Rock of Ages II: Bigger and Boulder (PlayStation 4) image

Nearly every complaint I had about the previous game applies to its sequel, actually. Each flaw feels a little bit worse, though, thanks to the knowledge that a little bit of tweaking would surely have made things so much more enjoyable. "Missed opportunity" is written all over the place, which I admit is an odd thing to say given the praise I heaped on the original game. But it's not just that. Some elements seem to have gotten worse. One of the boss battles this time around is especially tedious, since you have to move your marble around towers and use springboards to reach high ground in order to quickly smash your adversary in the head. The developers require some pretty solid timing on your part, which suggests they don't realize how awfully the ball controls. Maybe they haven't played enough of their own game.

At least the load times have improved. I griped about those a lot when I reviewed Rock of Ages, and I'm happy to report that I didn't even really notice them this time. Matches load quickly from the main menu, whether you play locally or head online. I'm not sure if superior processing power is to blame, or better coding, but either way I'm happy.

Unfortunately, I wasn't able to find a lot of opponents online. I waited until after the game's release to try most of that stuff, and by the end of launch day, I was still able to place near the top of several ridiculously short leaderboards. I did manage to find one opponent online during prime gaming hours, but we waited for more players in his lobby and he finally kicked me with nary a sighting of any other players. The servers were a ghost town. Given the sorry state of affairs at launch, I don't hold out much hope of an active community developing a few months or years from now, though I'd love to be proven wrong.

Rock of Ages II: Bigger and Boulder (PlayStation 4) image

You have the option to play with up to three other people in Rock of Ages II, but that's only online. Locally, you can share the screen with a single human rival, or you can keep the viewing area to yourself and go against the AI when it's appropriate for the mode. There are a few diversions available. In one mode, you simply race one another through a course three times, each time facing greater resistance. In another, you zip through a course devoid of any extra obstacles, trying for the best possible time. And of course, you can always pick a fight with a friend and try to crush his or her general.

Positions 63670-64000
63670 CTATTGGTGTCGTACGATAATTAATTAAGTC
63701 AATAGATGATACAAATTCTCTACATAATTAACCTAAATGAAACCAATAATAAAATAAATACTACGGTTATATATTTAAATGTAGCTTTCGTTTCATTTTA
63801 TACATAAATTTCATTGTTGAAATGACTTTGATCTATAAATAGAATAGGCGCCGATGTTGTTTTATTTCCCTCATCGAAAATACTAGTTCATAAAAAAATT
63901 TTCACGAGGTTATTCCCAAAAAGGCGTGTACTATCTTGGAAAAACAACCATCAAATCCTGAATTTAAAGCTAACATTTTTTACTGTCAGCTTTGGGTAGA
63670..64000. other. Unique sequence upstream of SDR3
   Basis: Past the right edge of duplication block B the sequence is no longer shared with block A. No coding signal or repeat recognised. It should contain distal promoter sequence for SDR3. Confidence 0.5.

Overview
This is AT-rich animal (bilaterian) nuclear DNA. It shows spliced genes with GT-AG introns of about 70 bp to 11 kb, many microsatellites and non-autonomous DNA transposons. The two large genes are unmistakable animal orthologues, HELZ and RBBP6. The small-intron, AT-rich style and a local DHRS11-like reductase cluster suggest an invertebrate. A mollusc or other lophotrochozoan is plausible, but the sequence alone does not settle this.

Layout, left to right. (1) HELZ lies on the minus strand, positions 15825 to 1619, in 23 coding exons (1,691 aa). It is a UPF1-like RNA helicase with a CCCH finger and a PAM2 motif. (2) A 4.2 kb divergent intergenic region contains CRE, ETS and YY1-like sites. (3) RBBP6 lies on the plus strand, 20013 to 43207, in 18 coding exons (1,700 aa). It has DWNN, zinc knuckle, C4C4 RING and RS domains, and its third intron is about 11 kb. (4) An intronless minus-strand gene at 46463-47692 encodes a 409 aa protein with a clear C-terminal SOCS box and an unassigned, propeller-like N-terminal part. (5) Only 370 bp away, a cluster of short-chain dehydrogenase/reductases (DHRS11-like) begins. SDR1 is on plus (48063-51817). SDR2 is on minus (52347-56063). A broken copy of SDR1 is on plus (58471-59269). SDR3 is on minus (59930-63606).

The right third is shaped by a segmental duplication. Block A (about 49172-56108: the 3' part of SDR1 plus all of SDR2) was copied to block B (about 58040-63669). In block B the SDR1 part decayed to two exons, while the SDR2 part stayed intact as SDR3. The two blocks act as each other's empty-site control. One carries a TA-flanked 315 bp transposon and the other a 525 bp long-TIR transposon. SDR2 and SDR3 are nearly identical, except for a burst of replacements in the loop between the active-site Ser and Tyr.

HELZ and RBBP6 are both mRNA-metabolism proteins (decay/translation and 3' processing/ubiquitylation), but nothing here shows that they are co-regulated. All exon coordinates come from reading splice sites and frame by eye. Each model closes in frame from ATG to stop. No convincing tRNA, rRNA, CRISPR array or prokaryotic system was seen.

I liked Rock of Ages for its clever sense of humor and unique design, and I like Rock of Ages II: Bigger & Boulder for mostly the same reasons. I just don't like it quite as much, because it suffers from issues that ought to have been resolved by now. The whole affair is a little bit rougher than I would expect from such a derivative sequel, even though the game is slightly more ambitious than its predecessor in some ways. Maybe I'm just pickier nowadays, or maybe the game genuinely needed more time in development. Either way, I can't help but feel that "bigger and boulder" is a misnomer. It's a worthy pun, though, so that has to count for something.

3/5

honestgamer's avatar
Staff review by Jason Venter (August 28, 2017)

Jason Venter has been playing games for 30 years, since discovering the Apple IIe version of Mario Bros. in his elementary school days. Now he writes about them, here at HonestGamers and also at other sites that agree to pay him for his words.

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hastypixels posted August 30, 2017:

"...you should defensive units"

Whoops. :)
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honestgamer posted August 30, 2017:

Thanks for catching that. Editing one's own work is the hardest editing a person can do, in some respects, and I'm not always a complete success. ;-)